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On a frosty Sunday morning, a group of farmers wearing brightly colored African waist scarves, called lappas, gather together in front of Haja Conteh’s house in the Koinadugu district of Sierra Leone. The all-women farmers group, called “Denkola Two Women in Agriculture,” are planning their harvest of orange-fleshed sweet potatoes on the three-hectare farm they collectively own to fight hidden hunger.

Group of women.
Denkola Two Women in Agriculture, an all-women farmers group in the Koinadugu district, in a consultative meeting shortly before their third orange-fleshed sweet potato harvest of the years.

Orange-fleshed sweet potatoes are superfoods, known for their high nutritional value, especially vitamin A. Known to be the leading cause of child blindness, a deficiency in vitamin A can condemn a child to lifelong, irreversible damage, preventing them from attaining their true potential. Ensuring children get enough vitamin A through foods like sweet potatoes, leafy greens, mangos, and eggs or, receive vitamin A supplementation every six months until they’re five, helps them grow up healthy and strong.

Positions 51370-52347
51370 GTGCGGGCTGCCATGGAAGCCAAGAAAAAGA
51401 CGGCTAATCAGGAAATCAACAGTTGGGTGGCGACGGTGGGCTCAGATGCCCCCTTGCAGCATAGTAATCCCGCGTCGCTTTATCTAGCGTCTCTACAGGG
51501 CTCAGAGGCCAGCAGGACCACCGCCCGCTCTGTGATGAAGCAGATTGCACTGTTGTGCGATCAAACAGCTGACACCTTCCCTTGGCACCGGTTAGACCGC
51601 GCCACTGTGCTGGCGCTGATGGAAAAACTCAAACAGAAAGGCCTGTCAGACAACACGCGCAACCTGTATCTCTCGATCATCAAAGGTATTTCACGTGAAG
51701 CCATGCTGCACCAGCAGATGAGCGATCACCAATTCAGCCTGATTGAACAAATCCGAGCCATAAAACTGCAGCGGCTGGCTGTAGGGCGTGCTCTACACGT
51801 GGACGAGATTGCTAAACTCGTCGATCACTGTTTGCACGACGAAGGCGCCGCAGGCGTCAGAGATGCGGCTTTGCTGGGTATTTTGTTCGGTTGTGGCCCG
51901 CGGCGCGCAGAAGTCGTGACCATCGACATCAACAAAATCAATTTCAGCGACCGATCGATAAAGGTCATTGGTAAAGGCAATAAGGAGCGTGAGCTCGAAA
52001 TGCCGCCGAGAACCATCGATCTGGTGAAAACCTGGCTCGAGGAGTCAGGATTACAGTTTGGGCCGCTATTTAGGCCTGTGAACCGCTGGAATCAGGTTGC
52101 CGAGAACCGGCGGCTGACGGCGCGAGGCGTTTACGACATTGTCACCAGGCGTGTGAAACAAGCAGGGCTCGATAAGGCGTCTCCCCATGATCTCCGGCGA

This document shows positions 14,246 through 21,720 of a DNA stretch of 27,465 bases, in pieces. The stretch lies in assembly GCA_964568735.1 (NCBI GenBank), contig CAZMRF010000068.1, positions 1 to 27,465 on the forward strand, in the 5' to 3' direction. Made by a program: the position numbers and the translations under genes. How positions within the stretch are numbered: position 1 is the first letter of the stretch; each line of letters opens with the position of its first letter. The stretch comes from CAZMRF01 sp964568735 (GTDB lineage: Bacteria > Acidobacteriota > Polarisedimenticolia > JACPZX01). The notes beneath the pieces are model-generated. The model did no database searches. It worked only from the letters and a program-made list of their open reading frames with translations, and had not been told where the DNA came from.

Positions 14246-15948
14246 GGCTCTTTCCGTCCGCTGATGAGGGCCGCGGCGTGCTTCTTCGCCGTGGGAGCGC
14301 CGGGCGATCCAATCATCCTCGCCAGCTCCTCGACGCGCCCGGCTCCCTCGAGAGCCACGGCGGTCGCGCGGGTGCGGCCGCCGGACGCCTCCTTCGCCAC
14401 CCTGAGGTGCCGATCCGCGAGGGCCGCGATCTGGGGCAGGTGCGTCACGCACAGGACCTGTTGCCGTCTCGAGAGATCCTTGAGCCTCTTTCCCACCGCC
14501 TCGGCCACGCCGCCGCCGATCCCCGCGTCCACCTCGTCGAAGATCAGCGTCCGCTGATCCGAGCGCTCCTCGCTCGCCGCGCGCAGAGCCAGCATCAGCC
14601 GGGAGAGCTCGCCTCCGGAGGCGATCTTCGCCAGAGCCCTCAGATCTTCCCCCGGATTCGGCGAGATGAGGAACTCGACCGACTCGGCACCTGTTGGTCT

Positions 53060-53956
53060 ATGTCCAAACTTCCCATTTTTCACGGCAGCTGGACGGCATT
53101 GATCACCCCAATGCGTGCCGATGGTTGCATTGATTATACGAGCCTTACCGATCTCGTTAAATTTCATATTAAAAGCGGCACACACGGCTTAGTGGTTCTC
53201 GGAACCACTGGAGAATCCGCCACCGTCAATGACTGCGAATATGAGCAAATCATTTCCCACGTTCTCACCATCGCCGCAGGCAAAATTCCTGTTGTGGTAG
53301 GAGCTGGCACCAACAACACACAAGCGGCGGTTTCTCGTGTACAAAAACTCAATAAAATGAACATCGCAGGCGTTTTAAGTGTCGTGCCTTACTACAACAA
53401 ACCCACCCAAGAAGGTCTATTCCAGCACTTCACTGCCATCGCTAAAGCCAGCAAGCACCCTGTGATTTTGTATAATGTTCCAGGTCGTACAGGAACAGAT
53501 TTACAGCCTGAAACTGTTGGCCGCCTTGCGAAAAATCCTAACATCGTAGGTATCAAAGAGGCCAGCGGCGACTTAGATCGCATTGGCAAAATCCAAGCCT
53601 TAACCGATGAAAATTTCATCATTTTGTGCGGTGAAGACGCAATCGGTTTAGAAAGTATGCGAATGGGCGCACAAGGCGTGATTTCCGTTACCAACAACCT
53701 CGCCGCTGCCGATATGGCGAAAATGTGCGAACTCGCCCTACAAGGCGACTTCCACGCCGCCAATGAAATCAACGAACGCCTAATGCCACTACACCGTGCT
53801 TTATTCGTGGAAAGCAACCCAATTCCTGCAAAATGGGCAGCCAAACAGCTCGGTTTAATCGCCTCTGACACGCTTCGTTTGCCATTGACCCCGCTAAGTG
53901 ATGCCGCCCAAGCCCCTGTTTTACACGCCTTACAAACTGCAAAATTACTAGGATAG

Orange-fleshed sweet potatoes also address another growing concern in Sierra Leone and sub-Sahara Africa: hidden hunger.

Nutrient Rich Foods Fight Hidden Hunger

Hidden hunger is a new kind of hunger – caused not by lack of food but by food that lacks essential micronutrients. Foods without these micronutrients lack vitamins and minerals like iodine, vitamin A, iron, zinc, and calcium – necessary for growth and development.

“Hunger is common in this part of the country,” says leader, Haja Conteh. “Our group is growing the [orange-fleshed sweet] potatoes to fight and fix it with all our might.”

Nearly 80% of the Sierra Leoneans’ diets are composed mainly of foods that lack vital micronutrients because these nutrient dense foods are often costly and difficult to find. Helen Keller Intl provides the necessary tools and farming techniques to farmers, especially women, who are often the first victims of hidden hunger, to grow vitamin A rich food to improve their diets.  

Returning to Haja’s Roots

Woman holding a rooted vegetable.
Haja Conteh with a broad smile displayed freshly harvested orange-fleshed sweet potatoes on their farm.

Haja remembers growing up in a household that solely depended on agriculture for their daily sustenance. However, quick money-making business ventures like petty trading almost swayed her away from pursuing the agricultural footsteps of her parents.

As she aged, and single-handedly shouldered the responsibility of caring for the extended family left by her late husband, she witnessed firsthand how hunger and malnutrition ravage families – particularly women and children. Since then, she had sworn to one day return to agriculture but she didn’t know when, how, or where to start. 

Tuning In: Using Radio to Learn Farming